The above preview is unformatted text

This student written piece of work is one of many that can be found in our GCSE Organic Chemistry section.

Found what you're looking for?

  • Start learning 29% faster today
  • 150,000+ documents available
  • Just £6.99 a month

Not the one? Search for your essay title...
  • Join over 1.2 million students every month
  • Accelerate your learning by 29%
  • Unlimited access from just £6.99 per month

See related essaysSee related essays

Related GCSE Organic Chemistry essays

  1. Marked by a teacher

    Investigating the rate of reaction between magnesium and hydrochloric acid

    3 star(s)

    Preliminary work 2 This method is similar to preliminary work 1 however I have decided to experiment in different temperatures to see whether it makes a difference to my results. Basically I have collected hydrogen in different temperatures of water in the beaker surrounding the magnesium and hydrochloric acid reaction.

  2. Titration experiment - write up

    I also used a white tile and made sure I was at the correct eye level, so that I wasn't looking at the meniscus from a wrong angle. Getting this wrong would have caused me to begin my experiment again. Hence, I made sure I was extremely precise and cautious.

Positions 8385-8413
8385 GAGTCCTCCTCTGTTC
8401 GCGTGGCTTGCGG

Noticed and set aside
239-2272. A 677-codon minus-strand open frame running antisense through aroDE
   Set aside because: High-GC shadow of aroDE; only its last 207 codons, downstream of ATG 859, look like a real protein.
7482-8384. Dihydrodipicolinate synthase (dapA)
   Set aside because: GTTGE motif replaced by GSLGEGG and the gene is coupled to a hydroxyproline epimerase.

1. hydrogen peroxide experiment

    Both of these steps require less energy than the energy required without the catalysts presence. Without the catalysts presence the reactants have to collide with sufficient energy for the H-O bond to break, allowing the two H2O molecules to form, and also to form the O-O bond, allowing the O2 molecule to form.

  2. In this report the effects of fire and explosion are examined based on quantitative ...

    The burning velocity is increased if the proportion of oxygen in the atmosphere is increased. This is of extreme significance as there is many occasions where oxygen enriched atmospheres are produced accidentally, such as leakage from an oxygen supply system in a hospital.

  1. To investigate how concentration affects the rate of reaction between magnesium ribbon and dilute ...

    Fair Test: - * I will use the volume of dilute hydrochloric acid (20cm3) and the length of the magnesium (2.5cm) as the controls for this experiment. * The magnesium will have to be cleaned, because it will have reacted with the oxygen in the air causing the outer layer to be oxidised and become magnesium oxide.

  2. GCSE Chemistry Revision Notes - everything!

    All electrolytes contain ions. Electricity passes in and out of the electrolytes via electrodes. In a metal or graphite, electricity is simply a flow of electrons. The movement of the electrons doesn?t produce any chemical change in the metal or graphite. Graphite and metal contain free-moving (delocalised)

  • Over 160,000 pieces
    of student written work
  • Annotated by
    experienced teachers
  • Ideas and feedback to
    improve your own work